Physician coaches are involved in many realms, depending on their area of niche expertise. In their role as coaches, they will guide clients either individually or in group coaching outlets. Depending on the subject matter, this may involve some teaching, but the primary role of coaching is actually to help your clients with their mindset and getting them closer to their desired goals in that realm. Physician coaches will help their clients figure out what it is they want and establish a plan for how to make progress to achieving those goals. Of course, every coach or coaching program is different, but this tends to be the overall goal.

If you are considering becoming a physician coach, it will be helpful to try being coached yourself and see if it resonates with you. 

What areas do physicians choose to coach in?

You can literally pick any realm that you feel you have expertise in as your niche for physician coaching. Our biggest advice is to choose something that you're passionate about and knowledgeable about, not just because it's the 'in' thing.  Trends come and go, and you have to love what you're doing, because it's that passion that will make people gravitate towards your services.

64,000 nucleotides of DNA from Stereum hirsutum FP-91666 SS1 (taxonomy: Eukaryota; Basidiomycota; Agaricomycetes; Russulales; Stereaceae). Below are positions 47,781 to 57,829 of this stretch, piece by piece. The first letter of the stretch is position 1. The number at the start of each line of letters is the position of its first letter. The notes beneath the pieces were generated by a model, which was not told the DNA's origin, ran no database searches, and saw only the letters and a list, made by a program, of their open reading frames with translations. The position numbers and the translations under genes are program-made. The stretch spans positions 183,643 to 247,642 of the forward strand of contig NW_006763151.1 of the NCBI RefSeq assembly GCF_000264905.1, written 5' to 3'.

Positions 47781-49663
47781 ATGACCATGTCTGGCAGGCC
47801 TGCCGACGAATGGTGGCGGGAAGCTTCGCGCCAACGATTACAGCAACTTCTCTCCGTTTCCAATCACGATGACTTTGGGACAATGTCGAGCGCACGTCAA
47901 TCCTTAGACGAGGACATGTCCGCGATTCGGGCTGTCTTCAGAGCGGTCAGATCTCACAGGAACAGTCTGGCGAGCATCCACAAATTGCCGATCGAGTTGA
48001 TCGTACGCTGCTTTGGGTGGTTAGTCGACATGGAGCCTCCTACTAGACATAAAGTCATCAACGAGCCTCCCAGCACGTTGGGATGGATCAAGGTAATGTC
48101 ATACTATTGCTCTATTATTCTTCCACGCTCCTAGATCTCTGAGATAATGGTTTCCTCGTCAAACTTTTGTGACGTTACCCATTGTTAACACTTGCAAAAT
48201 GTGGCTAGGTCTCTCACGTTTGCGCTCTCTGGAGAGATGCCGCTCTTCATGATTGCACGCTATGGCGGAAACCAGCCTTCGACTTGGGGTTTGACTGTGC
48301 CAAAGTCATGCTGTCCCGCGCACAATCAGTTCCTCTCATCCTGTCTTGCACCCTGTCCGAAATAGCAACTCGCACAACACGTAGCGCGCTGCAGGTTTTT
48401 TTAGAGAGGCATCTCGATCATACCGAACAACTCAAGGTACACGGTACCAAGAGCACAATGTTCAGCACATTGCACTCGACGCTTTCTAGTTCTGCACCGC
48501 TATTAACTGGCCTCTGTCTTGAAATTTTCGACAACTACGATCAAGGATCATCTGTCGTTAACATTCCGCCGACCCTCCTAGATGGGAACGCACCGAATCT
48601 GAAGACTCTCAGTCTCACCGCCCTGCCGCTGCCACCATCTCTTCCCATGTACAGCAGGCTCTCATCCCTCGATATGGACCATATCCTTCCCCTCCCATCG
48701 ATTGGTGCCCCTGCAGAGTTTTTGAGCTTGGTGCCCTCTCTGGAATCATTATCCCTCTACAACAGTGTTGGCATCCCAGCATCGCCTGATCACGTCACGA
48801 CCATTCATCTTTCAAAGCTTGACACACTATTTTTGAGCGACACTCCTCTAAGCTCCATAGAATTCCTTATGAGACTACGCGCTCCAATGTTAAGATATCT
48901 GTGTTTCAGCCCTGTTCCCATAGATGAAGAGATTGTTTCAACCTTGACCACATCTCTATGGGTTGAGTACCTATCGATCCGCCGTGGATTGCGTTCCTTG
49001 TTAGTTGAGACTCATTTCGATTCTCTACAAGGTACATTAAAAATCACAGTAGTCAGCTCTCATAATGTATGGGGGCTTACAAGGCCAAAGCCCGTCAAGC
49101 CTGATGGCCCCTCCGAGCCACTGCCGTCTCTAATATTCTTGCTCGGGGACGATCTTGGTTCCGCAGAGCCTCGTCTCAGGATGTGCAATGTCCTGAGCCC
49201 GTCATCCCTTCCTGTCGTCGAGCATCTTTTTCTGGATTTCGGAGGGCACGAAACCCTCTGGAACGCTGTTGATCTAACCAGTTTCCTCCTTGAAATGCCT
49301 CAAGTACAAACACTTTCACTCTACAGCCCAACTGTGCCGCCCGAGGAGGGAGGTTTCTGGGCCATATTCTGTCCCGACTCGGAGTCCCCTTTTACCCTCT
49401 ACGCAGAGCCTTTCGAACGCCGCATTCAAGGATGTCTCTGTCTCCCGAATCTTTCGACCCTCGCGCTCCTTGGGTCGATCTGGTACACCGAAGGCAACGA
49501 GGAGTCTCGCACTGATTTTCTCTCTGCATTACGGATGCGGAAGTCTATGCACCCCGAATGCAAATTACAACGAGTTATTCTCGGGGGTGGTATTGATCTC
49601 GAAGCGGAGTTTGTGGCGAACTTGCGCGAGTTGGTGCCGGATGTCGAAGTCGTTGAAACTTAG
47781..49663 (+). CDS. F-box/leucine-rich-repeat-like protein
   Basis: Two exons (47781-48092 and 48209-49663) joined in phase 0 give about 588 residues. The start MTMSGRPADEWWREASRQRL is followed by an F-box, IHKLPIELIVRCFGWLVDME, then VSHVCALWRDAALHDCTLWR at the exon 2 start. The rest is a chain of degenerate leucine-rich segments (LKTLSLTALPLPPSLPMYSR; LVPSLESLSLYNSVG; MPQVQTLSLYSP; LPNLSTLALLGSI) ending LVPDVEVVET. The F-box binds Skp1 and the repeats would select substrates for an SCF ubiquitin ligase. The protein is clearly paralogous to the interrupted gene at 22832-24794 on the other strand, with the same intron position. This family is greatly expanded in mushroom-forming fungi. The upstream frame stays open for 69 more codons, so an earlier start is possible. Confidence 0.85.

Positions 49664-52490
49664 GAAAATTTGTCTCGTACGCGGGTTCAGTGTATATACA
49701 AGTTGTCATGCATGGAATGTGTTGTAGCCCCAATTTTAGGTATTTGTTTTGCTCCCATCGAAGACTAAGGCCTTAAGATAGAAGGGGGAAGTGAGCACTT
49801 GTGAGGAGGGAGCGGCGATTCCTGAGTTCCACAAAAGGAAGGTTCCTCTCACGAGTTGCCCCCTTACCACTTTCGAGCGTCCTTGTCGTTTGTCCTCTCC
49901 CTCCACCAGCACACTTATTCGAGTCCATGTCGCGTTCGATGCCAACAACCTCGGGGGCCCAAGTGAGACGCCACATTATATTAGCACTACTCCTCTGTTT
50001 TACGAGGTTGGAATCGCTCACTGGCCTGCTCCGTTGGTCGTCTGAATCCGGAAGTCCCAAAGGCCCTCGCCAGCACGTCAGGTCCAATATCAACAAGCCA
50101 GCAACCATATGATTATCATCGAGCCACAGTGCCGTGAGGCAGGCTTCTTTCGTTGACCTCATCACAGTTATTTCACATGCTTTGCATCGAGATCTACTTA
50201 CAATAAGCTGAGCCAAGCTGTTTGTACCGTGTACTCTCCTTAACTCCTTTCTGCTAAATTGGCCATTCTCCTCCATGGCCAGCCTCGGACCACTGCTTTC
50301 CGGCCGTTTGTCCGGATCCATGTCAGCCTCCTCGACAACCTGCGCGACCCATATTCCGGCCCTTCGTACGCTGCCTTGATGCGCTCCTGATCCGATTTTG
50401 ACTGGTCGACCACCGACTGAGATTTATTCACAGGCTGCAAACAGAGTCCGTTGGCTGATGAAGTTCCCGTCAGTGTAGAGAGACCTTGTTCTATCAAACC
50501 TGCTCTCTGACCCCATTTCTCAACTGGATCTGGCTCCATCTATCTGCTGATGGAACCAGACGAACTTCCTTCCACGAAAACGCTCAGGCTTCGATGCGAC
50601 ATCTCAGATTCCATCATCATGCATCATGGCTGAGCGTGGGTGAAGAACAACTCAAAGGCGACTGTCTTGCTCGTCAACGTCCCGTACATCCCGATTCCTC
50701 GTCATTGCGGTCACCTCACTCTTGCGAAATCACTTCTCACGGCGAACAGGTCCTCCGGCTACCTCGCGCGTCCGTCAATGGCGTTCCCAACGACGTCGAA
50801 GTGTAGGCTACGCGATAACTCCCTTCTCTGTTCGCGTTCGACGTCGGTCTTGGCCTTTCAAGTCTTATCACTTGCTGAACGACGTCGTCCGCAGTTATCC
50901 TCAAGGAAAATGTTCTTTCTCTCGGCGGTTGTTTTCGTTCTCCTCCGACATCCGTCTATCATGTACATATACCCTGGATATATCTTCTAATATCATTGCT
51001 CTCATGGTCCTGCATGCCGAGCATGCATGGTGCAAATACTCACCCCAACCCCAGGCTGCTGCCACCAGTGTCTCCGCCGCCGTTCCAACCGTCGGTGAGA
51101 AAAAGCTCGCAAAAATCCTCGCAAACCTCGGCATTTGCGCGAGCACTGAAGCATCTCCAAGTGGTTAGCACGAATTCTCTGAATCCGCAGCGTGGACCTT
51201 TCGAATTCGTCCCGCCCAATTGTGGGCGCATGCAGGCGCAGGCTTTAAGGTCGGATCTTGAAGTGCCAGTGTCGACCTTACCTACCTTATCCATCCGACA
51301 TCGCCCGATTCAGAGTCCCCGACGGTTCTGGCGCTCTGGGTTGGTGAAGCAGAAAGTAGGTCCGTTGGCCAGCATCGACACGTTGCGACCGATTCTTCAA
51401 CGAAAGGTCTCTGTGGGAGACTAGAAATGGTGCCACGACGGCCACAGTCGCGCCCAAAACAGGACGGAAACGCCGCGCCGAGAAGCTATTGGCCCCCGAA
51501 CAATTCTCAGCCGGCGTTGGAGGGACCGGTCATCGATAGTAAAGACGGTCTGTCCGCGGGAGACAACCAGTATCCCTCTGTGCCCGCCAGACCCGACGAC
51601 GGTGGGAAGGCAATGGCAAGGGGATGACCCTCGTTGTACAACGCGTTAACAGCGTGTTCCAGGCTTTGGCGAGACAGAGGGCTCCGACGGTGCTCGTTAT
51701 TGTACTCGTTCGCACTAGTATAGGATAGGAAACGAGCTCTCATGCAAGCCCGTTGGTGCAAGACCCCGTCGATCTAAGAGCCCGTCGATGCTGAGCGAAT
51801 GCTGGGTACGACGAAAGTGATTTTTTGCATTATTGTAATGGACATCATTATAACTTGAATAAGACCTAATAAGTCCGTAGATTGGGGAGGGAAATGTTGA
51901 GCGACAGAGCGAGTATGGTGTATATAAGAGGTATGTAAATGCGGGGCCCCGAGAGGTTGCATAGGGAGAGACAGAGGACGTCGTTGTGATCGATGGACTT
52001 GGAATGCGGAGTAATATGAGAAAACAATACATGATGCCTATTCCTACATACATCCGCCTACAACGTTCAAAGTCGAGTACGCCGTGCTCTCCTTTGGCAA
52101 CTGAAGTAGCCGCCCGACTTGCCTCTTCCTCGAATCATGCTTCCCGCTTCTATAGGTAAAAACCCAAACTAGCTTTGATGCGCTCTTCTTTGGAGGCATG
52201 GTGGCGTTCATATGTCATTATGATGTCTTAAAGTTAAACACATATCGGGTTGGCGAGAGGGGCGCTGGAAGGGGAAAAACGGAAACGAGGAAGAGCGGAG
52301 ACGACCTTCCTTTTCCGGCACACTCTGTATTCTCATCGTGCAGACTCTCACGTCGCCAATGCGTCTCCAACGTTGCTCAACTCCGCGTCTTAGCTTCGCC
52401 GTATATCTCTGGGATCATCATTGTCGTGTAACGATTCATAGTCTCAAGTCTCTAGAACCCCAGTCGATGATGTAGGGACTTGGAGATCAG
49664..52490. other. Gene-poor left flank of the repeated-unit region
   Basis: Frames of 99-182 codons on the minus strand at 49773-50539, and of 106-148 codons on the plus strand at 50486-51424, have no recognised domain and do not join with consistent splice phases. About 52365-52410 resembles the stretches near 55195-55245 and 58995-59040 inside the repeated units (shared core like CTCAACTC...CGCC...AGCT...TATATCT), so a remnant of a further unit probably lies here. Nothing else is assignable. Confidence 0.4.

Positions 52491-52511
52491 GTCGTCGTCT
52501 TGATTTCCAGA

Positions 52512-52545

Some examples we have seen in our communities are:

Areas for physician coaching

How much can you make as a physician coach?

As you may expect, there is a wide range of how much physician coaches make, from just a little bonus money to millions of dollars a year. From what we’ve seen, most physician coaches charge between $250-$500/hour, although in demand coaches may certainly charge more. As physician coaches have higher opportunity costs than many other coaches out there, the compensation asked for by most physicians tends to be higher on average than coaches who are not physicians.